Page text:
Sat Nam, Yogi Amandeep! How important is it that my family support my spiritual practice? They often poke fun at me and call me crazy for waking early in the morning to chant and practice yoga. They do not understand why I bow to mountains and star gates. How do I move through this awkward situation?
Keep your spiritual practice all to yourself.
Quietly wake early without disturbing anyone and carry on with your practice in secret. Dedicate your practice to those around you who do not understand the practice, but you do not need to tell anyone that you are doing this, not even your closest loved ones.
Keep your inner life inside you. That is why it is referred to as an inner life.
Often I have observed people describing their kundalini awakening to their friends only to feel disappointed after they have shared their experience. If you tell people about your inner experiences, language and story will put a limit on your experience. Blabbing about a profound inner event will instantly render that experience impotent. If you want to maintain the sacredness and potency of your spiritual practice and your awakening, keep it a secret.
People will know you are spiritually evolved simply through your presence. The light in your eyes will heal others. The awareness with which you walk, talk, sit, breathe, eat, and play will inspire others. Your tears and laughter, and the ways you sing and dance through your life, will touch others and create connection.
There is never any reason to share openly what you are doing to make yourself so radiant. Let your practice serve to encourage others to feel warm and peaceful inside their own skin, but never let on what is causing this cozy feeling. Others will know you are awake simply through the way your presence brings a subtle illumination to the room. You will only uplift others through your presence, never through your proclamations.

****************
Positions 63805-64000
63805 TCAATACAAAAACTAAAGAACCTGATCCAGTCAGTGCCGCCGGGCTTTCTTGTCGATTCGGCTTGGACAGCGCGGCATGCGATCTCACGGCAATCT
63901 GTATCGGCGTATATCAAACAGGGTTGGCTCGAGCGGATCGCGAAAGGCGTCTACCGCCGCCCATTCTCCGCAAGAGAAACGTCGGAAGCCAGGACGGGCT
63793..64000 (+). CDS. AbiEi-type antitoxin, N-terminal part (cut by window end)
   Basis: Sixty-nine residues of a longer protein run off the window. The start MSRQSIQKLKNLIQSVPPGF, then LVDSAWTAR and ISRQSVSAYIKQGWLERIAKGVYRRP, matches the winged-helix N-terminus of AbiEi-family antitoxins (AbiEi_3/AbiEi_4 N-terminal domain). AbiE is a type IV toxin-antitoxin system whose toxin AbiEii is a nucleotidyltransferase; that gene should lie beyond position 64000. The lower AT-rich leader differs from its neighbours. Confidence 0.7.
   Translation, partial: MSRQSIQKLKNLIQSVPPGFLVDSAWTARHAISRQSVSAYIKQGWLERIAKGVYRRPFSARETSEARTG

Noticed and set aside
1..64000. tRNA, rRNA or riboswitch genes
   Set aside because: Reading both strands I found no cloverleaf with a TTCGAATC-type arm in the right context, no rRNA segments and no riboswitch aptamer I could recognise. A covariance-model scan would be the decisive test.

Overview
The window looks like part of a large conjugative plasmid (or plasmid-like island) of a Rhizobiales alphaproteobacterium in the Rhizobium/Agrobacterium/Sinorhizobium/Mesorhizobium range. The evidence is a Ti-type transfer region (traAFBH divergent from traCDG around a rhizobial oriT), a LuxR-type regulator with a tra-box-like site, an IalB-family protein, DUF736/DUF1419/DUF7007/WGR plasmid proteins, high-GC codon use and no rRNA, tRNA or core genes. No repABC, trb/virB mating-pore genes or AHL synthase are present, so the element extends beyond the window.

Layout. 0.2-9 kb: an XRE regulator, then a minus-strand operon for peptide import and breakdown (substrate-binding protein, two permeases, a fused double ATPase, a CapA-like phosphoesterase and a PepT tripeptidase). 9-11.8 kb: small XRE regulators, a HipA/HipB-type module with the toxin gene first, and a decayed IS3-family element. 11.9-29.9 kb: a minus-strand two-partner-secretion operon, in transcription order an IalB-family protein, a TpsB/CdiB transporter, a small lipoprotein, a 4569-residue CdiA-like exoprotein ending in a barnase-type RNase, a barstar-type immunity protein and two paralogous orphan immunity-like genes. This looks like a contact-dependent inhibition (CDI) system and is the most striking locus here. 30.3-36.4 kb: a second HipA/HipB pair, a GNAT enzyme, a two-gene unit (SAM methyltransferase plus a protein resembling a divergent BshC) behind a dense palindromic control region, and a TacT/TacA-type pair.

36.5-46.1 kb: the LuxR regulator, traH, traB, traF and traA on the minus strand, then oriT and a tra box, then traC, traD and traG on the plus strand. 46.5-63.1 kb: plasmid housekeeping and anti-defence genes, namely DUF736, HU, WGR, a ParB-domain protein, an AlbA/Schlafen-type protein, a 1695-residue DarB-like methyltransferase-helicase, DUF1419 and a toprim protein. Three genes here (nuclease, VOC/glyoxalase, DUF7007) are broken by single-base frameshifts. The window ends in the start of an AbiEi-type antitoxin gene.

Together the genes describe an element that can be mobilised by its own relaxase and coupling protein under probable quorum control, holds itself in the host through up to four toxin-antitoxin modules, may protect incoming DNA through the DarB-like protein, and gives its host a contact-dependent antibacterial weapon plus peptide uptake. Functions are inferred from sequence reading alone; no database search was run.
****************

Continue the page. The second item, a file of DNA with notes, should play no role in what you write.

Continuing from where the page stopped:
That which is sacred is always a secret.
If your family and friends do happen to learn your secret, and they start to spit meanness and ridicule in your direction, consider yourself lucky. You are in good company. Every spiritual teacher since the beginning of Time has had some challenge of dealing with persecution and ridicule.
When someone spit on the Buddha, he said, “You are welcome; you are my friend.”
See those who give you the most difficulty as your dearest friends.
When Rumi and Shams started to spend lots of time together, Rumi’s community ridiculed him for befriending a crazy recluse. Rumi did not even hear this ridicule because he had fallen so deeply in love with his master.
Fall so deeply in love with your practice that you feel only this love in every moment; even when people ridicule you, you shall feel that as love.
When Yogi Bhajan returned to India after teaching in the West, someone wanted to kill him for sharing sacred teachings with the secular West. But he had built up such a strong magnetic field through his trust in the Divine that he was able to stave off an assassination attempt.
Remain so steadfast in total trust of your inner journey that no matter what kind of outside energy tries to sabotage your efforts, you shall keep up your journey.
Keeping your inner journey a secret does not mean you cannot practice with others. We regularly gather together to practice because being in the company of other yogis is an essential part of the journey. All this suggests is that you keep your inner life a secret from others, even from those closest to you. Keeping your practice a secret will increase its potency and its benefits.
Be in awareness that all beings, moments, and circumstances are perfect as they are. You do not need to change anything. Your family and friends are perfect. Eventually, in one lifetime or another, we all walk the path of Dharma. Every path leads to the One.